Luckily, I think and I hope that the proceeding episodes will diverge from the daily-kill routine set up in the first episode. We already see that Akihito is willing to help Mirai overcome her fear of youmu, and I think that if the series focuses more on that, as well as the big mystery of why he's been warned against her, things may pick up. I hope so, anyway, because unless Mirai changes quite a bit, I'm not sure I can keep watching this show.
Beyond the Boundary is available streaming on Crunchyroll.
There's something immediately eerie and a little breath-taking about Coppelion. Maybe it's the stillness and emptiness of the backgrounds—gray and beautiful, but obviously abandoned. All the buildings are in various stages of dilapidation, everything metallic is caked in rust. No one's mowed the grass in a really, really long time.
And then there's the soundtrack. It's largely silent, except for unsettling noises, like the omnipresent hum of wind that occasionally crescendos into something more dissonant and disturbing. Sometimes the silence is punctuated with beeps and static, and other unpleasant sounds. When there is music, it's mostly frantic, nondescript techno.
The world of Coppelion seems bleak and slightly manufactured at times, but it's fascinating nevertheless. As for the story, it has a strong enough hook to make you want to peek around the corner and see what's going on. The series takes place in 2036, after some kind of unspecified disaster has caused a nearby nuclear power plant to melt down and contaminate Tokyo with lethal levels of radiation. Humans can no longer go near the city without special masks and suits... except for Coppelions, genetically-modified teenagers who were bred to withstand high levels of radiation. When the military begins receiving SOS calls from within Tokyo, they dispatch three Coppelions to investigate and locate survivors.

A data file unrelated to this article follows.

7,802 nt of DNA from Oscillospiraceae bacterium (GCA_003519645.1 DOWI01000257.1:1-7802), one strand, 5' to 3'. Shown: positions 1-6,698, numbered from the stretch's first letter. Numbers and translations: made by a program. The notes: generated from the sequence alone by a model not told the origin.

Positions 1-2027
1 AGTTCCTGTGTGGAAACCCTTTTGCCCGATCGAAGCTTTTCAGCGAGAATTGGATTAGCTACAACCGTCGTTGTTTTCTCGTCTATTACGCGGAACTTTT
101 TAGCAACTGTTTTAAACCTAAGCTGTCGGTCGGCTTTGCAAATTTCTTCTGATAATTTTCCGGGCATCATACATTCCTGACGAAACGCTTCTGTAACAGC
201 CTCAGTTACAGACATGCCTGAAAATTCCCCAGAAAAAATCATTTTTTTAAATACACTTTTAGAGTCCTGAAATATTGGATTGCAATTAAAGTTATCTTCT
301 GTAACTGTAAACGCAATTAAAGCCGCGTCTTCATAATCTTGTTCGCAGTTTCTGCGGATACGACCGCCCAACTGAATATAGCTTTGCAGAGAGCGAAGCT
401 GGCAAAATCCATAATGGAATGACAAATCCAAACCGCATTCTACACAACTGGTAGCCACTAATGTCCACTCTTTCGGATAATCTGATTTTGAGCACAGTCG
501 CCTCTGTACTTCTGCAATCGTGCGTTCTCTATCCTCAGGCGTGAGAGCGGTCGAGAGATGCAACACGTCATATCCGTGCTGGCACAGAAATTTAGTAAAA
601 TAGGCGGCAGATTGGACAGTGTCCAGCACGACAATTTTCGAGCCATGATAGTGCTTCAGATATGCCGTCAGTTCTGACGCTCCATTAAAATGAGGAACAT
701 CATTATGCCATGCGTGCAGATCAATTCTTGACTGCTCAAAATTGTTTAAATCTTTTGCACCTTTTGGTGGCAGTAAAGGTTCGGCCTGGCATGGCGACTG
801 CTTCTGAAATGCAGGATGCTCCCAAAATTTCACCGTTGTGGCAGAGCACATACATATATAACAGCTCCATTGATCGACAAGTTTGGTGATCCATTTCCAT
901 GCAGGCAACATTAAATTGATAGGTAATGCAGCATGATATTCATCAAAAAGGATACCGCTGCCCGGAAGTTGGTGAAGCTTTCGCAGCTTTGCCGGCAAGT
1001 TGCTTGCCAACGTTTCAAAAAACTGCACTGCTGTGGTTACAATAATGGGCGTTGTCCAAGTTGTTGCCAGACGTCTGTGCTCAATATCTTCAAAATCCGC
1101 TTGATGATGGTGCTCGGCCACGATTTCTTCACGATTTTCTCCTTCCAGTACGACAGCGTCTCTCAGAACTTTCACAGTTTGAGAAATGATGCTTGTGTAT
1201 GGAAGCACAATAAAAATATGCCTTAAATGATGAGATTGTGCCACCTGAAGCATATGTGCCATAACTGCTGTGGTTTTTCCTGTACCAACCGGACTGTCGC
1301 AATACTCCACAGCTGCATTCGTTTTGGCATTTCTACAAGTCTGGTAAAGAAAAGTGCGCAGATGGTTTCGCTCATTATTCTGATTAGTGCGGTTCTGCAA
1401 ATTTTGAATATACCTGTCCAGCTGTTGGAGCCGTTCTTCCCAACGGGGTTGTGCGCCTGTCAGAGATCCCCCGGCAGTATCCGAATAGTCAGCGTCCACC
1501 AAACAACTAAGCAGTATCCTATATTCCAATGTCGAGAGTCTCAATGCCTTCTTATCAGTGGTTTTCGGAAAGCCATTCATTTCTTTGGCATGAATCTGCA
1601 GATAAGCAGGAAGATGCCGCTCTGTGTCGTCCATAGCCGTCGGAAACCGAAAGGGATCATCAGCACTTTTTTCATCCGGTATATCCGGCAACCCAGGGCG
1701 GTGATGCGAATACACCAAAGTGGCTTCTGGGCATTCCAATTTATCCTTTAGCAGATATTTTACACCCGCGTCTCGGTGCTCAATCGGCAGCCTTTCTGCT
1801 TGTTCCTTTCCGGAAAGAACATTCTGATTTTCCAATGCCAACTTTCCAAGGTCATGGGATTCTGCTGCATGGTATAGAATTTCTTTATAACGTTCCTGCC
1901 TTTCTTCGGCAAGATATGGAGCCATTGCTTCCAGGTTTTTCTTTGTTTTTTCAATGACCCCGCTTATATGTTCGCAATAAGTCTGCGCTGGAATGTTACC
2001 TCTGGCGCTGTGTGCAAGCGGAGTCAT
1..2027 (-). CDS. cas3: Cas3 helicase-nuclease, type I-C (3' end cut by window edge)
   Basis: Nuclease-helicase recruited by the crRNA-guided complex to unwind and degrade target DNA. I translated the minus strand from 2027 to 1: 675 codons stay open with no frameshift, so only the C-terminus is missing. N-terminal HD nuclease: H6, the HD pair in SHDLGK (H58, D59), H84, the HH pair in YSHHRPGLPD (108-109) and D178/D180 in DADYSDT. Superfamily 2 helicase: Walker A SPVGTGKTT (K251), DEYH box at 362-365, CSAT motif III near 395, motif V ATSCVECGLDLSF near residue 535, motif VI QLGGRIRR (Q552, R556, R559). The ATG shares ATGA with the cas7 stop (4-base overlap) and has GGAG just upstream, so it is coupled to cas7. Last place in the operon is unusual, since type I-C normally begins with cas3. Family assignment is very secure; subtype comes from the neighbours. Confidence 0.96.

The subject matter is certainly ever-topical, although the series hasn't quite launched into talks of nuclear power yet. For the time being, it's more of a quiet suspense thriller, stocked with an appropriate set of archetypes—the stoic leader, the quiet girl who can communicate with animals (and has been genetically engineered to do so!), and the bubbly (but easily scared) girl who loves to eat(!!!).
It certainly has the potential to be something good, despite the somewhat trite, post-apocalyptic premise, and it raises enough immediate questions to lure viewers in for more. For instance, why only now is the military getting SOS signals from a ghost town that's been abandoned for decades? And what caused the nuclear incident (please say it wasn't just human negligence…)?
Still, it feels a little forced at times. We are led to think that one of the central, philosophical conflicts in the show is that of “humanity”— are the Coppelion girls still “human,” even though they've been genetically engineered to be superhuman? Or are they just being exploited by the military? We know this is a Big Issue because the series already brings it up twice. Once, one of the girls randomly has an existential crisis and asks the stoic leader, “Are we really just puppets???” Another time, a news reporter literally comments, “It seems the only people who could survive [in Tokyo] are robots or puppets!” Yeah, okay. We get it.
So maybe the first episode wasn't that elegant, but I'm certainly looking forward to more episodes. Coppelion is definitely beautiful enough to keep me hooked. I just hope the story holds up.
Coppelion is available streaming from Viz Anime.